The University's Executive Committee and Academic Council, drawing rights from Section 12 of AMU Act, in 2008 had decided to set up five off campus centres. Three of them were made operational, he said adding the BJP government has now questioned that decision, Khan said. He said AMU Vice Chancellor has in a statement said that HRD Minister was declaring these centres illegal and threatening to stop assistance. "They talk of 'sab ka saath, sab ka vikas' but want to deprive a large section of population of education," he said demanding a clarification from the government on the minority status of AMU and other such institutions.
Minister of State for Parliamentary Affairs Mukhtar Abbas Naqvi said the government is committed to protecting minority status of AMU and other minority institutions. The AMU matter is in court and everyone should abide by whatever the judicial verdict, he said. Not satisfied by the answer, Sharad Yadav (JD-U) and Digvijaya Singh (Cong) joined Khan saying the BJP government withdrew an affidavit given by the previous UPA government and submitted a new one in the Supreme Court, leading to the present situation.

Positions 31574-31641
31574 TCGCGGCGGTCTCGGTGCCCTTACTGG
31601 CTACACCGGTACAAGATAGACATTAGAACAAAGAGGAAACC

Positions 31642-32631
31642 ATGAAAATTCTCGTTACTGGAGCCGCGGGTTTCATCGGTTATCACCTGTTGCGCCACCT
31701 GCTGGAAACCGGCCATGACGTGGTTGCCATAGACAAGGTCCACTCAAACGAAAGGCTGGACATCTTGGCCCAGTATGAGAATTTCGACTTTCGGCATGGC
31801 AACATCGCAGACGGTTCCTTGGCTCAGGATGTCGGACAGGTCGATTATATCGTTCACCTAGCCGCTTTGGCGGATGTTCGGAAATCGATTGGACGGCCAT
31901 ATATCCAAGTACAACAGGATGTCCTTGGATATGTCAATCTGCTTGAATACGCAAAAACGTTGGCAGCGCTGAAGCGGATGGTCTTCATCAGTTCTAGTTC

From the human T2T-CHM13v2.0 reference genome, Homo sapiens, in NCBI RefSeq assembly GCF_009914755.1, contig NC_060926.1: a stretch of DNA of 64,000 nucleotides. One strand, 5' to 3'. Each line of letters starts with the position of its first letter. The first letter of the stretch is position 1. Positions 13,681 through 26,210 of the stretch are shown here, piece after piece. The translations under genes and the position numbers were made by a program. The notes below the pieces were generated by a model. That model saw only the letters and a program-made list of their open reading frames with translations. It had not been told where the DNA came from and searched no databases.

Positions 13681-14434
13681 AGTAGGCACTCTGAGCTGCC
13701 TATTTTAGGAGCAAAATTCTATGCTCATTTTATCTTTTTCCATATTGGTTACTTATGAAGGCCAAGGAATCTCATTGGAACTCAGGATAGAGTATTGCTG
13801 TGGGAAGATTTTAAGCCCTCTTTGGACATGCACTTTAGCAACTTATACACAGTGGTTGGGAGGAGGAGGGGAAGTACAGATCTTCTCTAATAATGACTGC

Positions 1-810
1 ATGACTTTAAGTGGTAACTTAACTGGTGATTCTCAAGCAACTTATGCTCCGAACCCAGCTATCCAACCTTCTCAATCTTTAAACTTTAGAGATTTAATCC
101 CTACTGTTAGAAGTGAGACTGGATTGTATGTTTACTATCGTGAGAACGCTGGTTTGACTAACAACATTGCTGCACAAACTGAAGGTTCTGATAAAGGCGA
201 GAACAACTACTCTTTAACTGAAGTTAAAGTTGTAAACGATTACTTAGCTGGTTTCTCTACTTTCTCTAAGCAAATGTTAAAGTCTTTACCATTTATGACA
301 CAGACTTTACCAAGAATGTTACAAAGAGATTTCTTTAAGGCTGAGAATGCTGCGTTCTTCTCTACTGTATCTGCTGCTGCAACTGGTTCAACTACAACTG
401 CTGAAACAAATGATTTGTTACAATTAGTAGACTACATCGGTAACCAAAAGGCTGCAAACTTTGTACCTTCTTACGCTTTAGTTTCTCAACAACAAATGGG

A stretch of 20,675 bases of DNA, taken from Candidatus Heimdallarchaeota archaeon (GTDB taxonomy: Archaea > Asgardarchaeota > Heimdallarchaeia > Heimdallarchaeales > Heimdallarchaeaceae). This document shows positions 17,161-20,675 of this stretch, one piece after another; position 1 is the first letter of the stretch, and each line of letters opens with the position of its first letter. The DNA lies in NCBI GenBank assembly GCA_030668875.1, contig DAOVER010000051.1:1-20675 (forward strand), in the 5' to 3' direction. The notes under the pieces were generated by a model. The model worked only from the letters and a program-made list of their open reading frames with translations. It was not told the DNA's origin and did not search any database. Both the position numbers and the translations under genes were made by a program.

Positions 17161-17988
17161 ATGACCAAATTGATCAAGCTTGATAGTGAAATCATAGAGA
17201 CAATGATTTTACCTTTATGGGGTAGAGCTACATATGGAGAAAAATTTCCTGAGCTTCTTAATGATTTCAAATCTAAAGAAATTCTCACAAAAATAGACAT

Sitaram Yechury (CPI-M) wanted the government to explain the new affidavit, while Anand Sharma (Cong) wanted an explanation as to why it changed the affidavit. "Why are you targeting minority institutions," he asked. Yechury said the issue was serious and had the potential of creating very big communal polarisation.